This is the season for Texas history, the high holy days marking the Battle of the Alamo, the Runaway Scrape, the Battle of San Jacinto, preparing for hurricanes, the Astros’ spring training. So for all you newcomers – Texas has more than any other state – we shall briefly tell a story or a mystery. (One thing about Texas history is that it’s fun, with creeps and heroes and rarely a dull moment.) The mystery: Did Travis really draw a line in the sand? And who cares? The standard version of the believers goes like this: As hope for help dwindled, the commander of the Alamo, a 26-year-old lawyer named William Barret Travis, called all his men together and gave a short speech. As it comes down to us, it’s one of the most poignant, courageous addresses ever given.
In his speech, Lt. Col. Travis pointed out that help had been promised, but had never come, would never come. If they stayed, they would all die. But they had a chance to save themselves. They could try to escape and if they did so, he would still be proud of them for what they had done to delay Santa Anna. “My own choice is to stay in this fort, and die for my country. Fight as long as breath shall remain in my body. This I will do, even if you leave me alone.” Colonel Travis then drew his sword and with its point, traced a line upon the ground extending from the right to the left of the file. Then, resuming his position in front of the center he said, “I now want every man who is determined to stay here and die with me to come across this line. Who will be first?” It was Tapley Holland, of Grimes County. Others followed, including the ill Jim Bowie who asked his companions to lift his cot across the line. Only one man stayed. It was Moses Rose, who escaped that night.
A nice story. If it happened. You see, no one knew anything about it for 37 years. Then, in the 1873 Texas Almanac there appeared an article by one William Zuber, “An Escape from the Alamo.” (The above quotes and descriptions are from that article.) In it, Zuber recalled that when he had returned to the family farm after the San Jacinto campaign, his parents told him that an old friend, Moses Rose, had shown up at the Zuber farm a few days after escaping from the Alamo. Rose was in bad shape. As he was nursed back to health, he told about the last days of the battle, and related Travis’s final speech, complete with the line-in-the-sand part. Young Zuber asked his mother for all the details (he had kept a diary since he was 15), and questioned her again and again about Rose’s story.
Zuber’s story in 1873 was immediately attacked. Historians wanted to know why he had taken so long to tell the tale. What proof was there? Mrs. Almaron Dickinson, who had survived the battle, had never mentioned it. Zuber said Travis made his speech on March 2, the same time all his other dispatches were upbeat — victory was near. And who is this Rose fellow? Back and forth over the years the argument went. Zuber felt compelled to defend his story, but always admitted that he had basically reconstructed Travis’s speech from his mother’s recollections.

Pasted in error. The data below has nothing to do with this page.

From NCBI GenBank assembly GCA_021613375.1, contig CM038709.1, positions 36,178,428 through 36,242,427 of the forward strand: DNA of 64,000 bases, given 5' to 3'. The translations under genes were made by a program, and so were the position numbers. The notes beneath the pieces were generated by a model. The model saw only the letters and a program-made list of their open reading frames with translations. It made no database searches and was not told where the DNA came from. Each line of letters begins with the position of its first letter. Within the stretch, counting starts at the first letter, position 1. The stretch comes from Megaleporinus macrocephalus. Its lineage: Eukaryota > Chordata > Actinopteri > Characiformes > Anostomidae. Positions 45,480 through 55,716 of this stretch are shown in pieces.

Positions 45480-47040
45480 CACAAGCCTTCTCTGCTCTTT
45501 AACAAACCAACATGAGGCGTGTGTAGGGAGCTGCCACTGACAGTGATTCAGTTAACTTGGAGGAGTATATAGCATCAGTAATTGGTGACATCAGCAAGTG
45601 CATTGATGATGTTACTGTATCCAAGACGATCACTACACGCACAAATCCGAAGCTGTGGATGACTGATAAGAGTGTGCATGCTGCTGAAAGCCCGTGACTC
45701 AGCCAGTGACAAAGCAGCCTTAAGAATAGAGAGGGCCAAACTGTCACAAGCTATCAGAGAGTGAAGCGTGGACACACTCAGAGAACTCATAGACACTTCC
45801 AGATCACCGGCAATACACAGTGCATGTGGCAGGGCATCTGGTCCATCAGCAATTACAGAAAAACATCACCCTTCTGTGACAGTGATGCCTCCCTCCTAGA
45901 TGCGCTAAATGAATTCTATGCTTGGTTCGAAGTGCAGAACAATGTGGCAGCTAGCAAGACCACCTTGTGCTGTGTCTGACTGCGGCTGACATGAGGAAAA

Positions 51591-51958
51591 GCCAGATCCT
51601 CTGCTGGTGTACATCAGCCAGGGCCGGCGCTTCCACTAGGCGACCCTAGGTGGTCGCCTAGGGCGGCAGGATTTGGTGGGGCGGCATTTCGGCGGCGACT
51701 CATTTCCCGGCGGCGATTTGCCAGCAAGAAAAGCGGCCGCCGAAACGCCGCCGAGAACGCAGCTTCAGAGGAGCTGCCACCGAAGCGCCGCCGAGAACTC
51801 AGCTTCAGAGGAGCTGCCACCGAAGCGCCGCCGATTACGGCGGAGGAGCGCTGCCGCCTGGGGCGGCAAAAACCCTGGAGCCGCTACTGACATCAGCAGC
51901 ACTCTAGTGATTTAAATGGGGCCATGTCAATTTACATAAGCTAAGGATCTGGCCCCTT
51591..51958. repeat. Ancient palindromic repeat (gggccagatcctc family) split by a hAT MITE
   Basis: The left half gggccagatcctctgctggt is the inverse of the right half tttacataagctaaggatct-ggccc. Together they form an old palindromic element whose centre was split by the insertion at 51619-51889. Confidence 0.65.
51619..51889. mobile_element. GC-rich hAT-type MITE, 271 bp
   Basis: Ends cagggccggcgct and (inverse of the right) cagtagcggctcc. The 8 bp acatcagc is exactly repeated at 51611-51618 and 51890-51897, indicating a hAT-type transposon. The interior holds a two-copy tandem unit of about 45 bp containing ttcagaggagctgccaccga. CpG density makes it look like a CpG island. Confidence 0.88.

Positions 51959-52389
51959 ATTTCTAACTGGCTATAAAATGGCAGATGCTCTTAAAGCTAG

School books had a problem with this, but some questions eventually got answered. Zuber said he had not written about Travis’s speech earlier because he had not heard it directly from Rose. Rose had told Zuber’s parents, who then told him. “Prior to 1871,” he wrote, “I did not believe that the substance of Colonel Travis’s last speech could be rescued from oblivion.” That doesn’t really answer the question, but Zuber stuck to his story. Later — in 1903 – he flatly stated in another article, “Travis drew a line. Tapley Holland was the first man to cross it.” As for Rose, he remained a mystery until 1939 when an amateur researcher named R.B. Blake found aging records in the Nacogdoches County Courthouse. They confirmed that Rose was the one man who fled the Alamo. Then new evidence. It turns out that Mrs. Dickinson had, indeed, testified that Travis had made such a speech and that only one man, whom she remembered as “Ross,” had left. Mrs. Dickinson testified that Travis had addressed his troops, not on March 2 as Rose had remembered, but on March 5, when the situation was, indeed, much bleaker. That might explain the change in mood.
As the years rolled on, the debate continued. In 1930 Ruby Mixon wrote a lengthy biography of Travis and determined that his last 72 hours were impossible to sort out. J. Frank Dobie took on the question. On March 31, 1940, he wrote: “The old story, the cherished story, the heroic story of the line that Travis drew seems to me vindicated sufficiently for credence. The mere absence of documentary proof never repudiated it anyhow.” Today, one can only wonder who is right. Maybe eventually an old chest in a dusty attic will reveal more of the truth.
But notice how that phrase has been used. In 1990, President George H. W. Bush described the initiation of the Gulf War as drawing “a line in the sand.” President Barack Obama declared that the use of chemical weapons by Syrian President Bashar Assad would cross a “red line for us.” A metal band, Dream Theater, released a song, “Lines in the Sand.” And this: “The Republican Party of Texas is calling on YOU to help us draw A LINE IN THE SAND this Special Session!” The phrase has become part of our heritage. You newcomers to Texas may think the line-in-the-sand tale doesn’t really matter. Well, Pilgrim, maybe not, but if it didn’t happen, it should have.
Ashby’s line is at email@example.com